I haven’t spent much time wondering what my life would be like without my mental illness. I was diagnosed with Borderline Personality Disorder after seven years of struggling in near-silence. I didn’t have the luxury of imagining what life could be because the task of life itself was so difficult and consumed all of my energy. Plus, stopping to consider what could’ve been was too painful an idea, as I found it hard enough to keep going as it was.
But today, I’ve been out of therapy for a year. There are bad days, there are good days, and the majority lies in the middle of that. You don’t even have exclusively bad and good days with BPD, as it pinballs between the two hour by hour. But I’m at a place where I can see the light in the dark, where thoughts can remain just thoughts, and where I choose to put myself first.
So today, I feel the strength to stop and consider this question, as I’m almost surprised that I never have before. It’s a wistful question disguised as a game of daydreaming, but one I think I need to answer.
My mental illness is characterised by unstable relationships, something I’m well aware of. I didn’t have my first serious relationship until the age of twenty, as before then, I refused to let myself be happy with someone. Instead, I purposefully chose people who cared the least for me and gave them all of my devotion and hope, then seemed surprised when it came back to hurt me. It allowed me to confirm my worst fears about myself: I was unloveable and destined to be abandoned.
At twenty, I met someone good, someone who showed me that I could be loved exactly as I was but that I also deserved to be happy. And I was happy with him. But I was also awful to him; my moods were unstable and ever-changing. I was so jealous, consistently convinced that he would leave me just like everyone else seemed to. But, in return, I also accepted less than I should’ve, so convinced that I was just lucky to be loved. That relationship just came to a close, and it hurts, and it makes me wonder how different it could’ve gone if I wasn’t so mentally ill.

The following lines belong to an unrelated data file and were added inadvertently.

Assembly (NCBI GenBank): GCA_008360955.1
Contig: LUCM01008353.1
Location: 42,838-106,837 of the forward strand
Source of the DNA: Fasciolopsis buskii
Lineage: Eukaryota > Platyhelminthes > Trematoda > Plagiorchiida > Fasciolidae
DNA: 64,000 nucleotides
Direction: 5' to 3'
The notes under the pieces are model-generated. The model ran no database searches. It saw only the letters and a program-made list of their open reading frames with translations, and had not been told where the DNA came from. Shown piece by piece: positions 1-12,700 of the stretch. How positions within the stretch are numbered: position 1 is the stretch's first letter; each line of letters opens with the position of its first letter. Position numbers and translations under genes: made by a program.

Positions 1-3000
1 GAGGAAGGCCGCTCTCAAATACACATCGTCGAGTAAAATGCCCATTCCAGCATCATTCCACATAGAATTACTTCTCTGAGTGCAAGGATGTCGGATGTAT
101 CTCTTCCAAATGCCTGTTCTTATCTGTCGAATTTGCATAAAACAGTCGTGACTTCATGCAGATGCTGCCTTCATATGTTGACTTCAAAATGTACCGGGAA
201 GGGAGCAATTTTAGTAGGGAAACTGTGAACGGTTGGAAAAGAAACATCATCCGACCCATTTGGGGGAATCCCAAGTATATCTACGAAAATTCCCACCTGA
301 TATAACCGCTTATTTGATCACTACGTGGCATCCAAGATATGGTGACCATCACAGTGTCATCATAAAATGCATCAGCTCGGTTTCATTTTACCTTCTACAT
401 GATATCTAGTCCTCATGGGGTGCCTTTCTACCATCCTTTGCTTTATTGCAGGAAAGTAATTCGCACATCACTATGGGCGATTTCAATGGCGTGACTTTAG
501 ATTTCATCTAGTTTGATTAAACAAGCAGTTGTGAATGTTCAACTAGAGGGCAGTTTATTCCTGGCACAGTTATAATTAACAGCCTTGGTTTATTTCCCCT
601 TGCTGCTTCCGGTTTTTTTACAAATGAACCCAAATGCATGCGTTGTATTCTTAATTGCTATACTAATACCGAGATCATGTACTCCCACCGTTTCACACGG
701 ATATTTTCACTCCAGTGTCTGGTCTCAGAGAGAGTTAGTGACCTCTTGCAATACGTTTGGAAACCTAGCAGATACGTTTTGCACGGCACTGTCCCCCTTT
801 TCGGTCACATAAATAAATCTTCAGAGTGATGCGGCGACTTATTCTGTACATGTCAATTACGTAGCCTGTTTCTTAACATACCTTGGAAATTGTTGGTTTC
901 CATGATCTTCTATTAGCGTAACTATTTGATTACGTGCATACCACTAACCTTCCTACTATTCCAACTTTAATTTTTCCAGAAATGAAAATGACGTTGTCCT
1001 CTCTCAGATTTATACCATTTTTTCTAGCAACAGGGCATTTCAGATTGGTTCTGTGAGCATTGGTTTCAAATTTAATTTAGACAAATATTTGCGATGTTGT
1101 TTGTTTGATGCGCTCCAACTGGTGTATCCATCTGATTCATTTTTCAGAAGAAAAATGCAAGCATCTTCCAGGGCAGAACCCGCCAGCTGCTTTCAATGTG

Would I have been loved earlier and then maybe been less drawn to him as this unique opportunity? Would we have found each other but had a more peaceful and nurturing relationship? Would I have left the relationship rather than waited for him to do the difficult deed?
I’m a person of few friendships. I never used to be this way, as I adopted an extroverted mask and mimicked others to get them to like me. But it’s challenging to be friends with someone who keeps self-sabotaging, and I don’t blame the people who needed to put themselves first and get distance. I also changed a lot during therapy, when I finally started searching for my own identity and putting myself in healthier situations. I don’t blame the people that realised this version wasn’t who they had become friends with. They miss the old version of me but don’t realise that version is a mirage; she never really existed.
Maybe if I were better, I would feel more confident and enjoy nightlife more. Maybe I’d excel better in crowds rather than hiding away. I could be one of those people that makes friends with absolutely anyone. But if that were the case, I might also lose my strong loyalty, the one that has nurtured these friendships into something solid and unbreaking. Without sharing the pain of my soul, these friendships might never have grown so deep and dedicated.